Physiological Politics

In 2001, the Environmental Working Group published a report titled “Rocket Science: Perchlorate and the Toxic Legacy of the Cold War.” The topic was the alarming exposure of people in California to perchlorate, an ingredient in the fuel used for missiles.

In 2007, Dr. Anila Jacob, a senior scientist at the Environmental Working Group, testified before the House Subcommittee on Environment and Hazardous Materials. “Perchlorate has been long established in the medical literature as a potent compound with known capacity to lower thyroid hormone levels. Low thyroid hormone levels in pregnant women and infants, in turn, are an established risk factor for abnormal brain development in the fetus and intellectual deficits in children.”

Yesterday, several national newspapers reported that EPA would take no action to regulate perchlorate levels in tap water. The papers were consistent in describing how a group from the White House and the Defense Department eviscerated the recommendations of EPA staff scientists.

No one should be surprised at this outcome. In April EPA unveiled its “more predictable, streamlined, and transparent” process for standard setting. Kyla Bennett, a Director of the organization Public Employees for Environmental Responsibility, said, “Under this system, every chemical risk assessment is a special interest scrum. Had this process been in place, the tobacco industry would have stopped EPA from declaring secondhand smoke a lung cancer risk.”

It’s shameful and monstrous—but not because the staff scientists were overruled. I can imagine them being overruled for not recommending stricter perchlorate standards. I can also imagine another kind of process that is predictable, streamlined, and transparent: unless you can prove it’s safe, you can’t use it.

Reading all this, I wondered how those people from the White House and the Defense Department could sacrifice the health of children for the sake of missile fuel. I imagine that, for them, missile fuel is so important that they are not so much blind as insensitive to the consequences. I imagine thinking like this: missile fuel is necessary for the defense of the country and so protects children, and far outweighs any possible harm from perchlorate, harm that is in any event not proven, a view advocated, let’s be honest, by alarmists of questionable patriotism.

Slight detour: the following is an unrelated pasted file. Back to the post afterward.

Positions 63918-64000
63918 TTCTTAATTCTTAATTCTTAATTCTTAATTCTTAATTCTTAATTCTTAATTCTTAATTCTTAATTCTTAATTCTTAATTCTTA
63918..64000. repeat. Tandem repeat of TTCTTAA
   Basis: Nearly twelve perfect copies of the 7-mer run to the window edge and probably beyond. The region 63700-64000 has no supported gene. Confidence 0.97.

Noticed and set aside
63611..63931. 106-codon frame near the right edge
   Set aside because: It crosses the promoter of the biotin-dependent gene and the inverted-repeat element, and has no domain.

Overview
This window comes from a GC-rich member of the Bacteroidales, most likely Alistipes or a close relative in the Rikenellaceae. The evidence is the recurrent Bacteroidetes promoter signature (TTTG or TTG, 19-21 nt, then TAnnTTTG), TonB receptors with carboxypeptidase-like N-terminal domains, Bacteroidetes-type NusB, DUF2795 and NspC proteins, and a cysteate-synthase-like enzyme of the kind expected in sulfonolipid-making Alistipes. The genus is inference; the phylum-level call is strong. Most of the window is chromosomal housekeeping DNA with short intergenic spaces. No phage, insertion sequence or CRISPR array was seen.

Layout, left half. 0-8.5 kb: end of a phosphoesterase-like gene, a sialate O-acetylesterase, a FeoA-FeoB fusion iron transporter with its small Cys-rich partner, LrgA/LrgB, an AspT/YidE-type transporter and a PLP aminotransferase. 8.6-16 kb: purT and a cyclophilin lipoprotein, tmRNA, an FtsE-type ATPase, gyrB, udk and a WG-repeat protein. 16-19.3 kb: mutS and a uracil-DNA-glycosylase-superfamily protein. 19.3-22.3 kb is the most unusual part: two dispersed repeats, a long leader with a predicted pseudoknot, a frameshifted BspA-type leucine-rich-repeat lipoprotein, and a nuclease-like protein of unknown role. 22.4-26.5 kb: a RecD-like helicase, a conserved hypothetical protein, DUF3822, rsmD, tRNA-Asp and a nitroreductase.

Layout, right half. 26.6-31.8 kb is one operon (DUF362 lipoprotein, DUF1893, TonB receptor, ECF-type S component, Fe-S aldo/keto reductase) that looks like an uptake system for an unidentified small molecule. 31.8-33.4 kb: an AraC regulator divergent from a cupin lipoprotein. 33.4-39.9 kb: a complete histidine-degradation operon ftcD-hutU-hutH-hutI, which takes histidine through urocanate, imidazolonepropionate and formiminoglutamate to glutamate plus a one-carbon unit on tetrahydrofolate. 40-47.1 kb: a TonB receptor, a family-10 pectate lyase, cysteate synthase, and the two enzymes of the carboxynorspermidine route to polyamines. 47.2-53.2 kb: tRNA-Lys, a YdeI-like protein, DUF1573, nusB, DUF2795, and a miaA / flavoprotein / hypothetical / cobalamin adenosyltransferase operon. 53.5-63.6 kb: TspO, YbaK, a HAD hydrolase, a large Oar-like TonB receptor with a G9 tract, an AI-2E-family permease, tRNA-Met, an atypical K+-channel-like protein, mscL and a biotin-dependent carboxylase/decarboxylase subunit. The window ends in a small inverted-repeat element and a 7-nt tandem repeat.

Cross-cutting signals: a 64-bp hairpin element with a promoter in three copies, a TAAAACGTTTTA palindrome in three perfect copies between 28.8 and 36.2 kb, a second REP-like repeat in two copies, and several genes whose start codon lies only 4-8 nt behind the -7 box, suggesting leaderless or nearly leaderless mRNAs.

I read an interesting article this week about the formation of cultural groups that attempts to demonstrate just how deeply this us-versus-them tendency runs. The experiment took unrelated people and had each freely choose one of two shapes—a circle or a triangle. To reassure you, this wasn’t one of those horrifying guards-and-prisoners experiments. Nevertheless, what the researchers saw develop was a very definite in-group, out-group culture based on nothing more than a meaningless shape that was nevertheless invested with symbolic meaning as time went on. The hypothesis on which the researchers built their experiment is that the capacity to develop cultural groups is deeply embedded in our evolutionary development as social animals. Those White House and Defense Department monsters are not another species, but have instead invested in an alien culture with dire consequences. That alien culture is based on fear.

Another article I read last week describes an experiment in the physiological basis of political beliefs. These researchers worked with a group of people with strong political opinions. They tested each person for their startle response—the body’s reaction to something frightening. What they found is that people with a heightened startle response tended to favor defense spending, capital punishment, patriotism, and the War on Iraq.

The effect of perchlorate on the thyroid increases the startle response, which increases the tendency to support the monstrous culture of fear emanating from the White House, which actively prevents our being protected from perchlorate. Quite a vicious circle of frightening people failing to protect us from literally frightening chemicals that make us prone to elect those frightening people.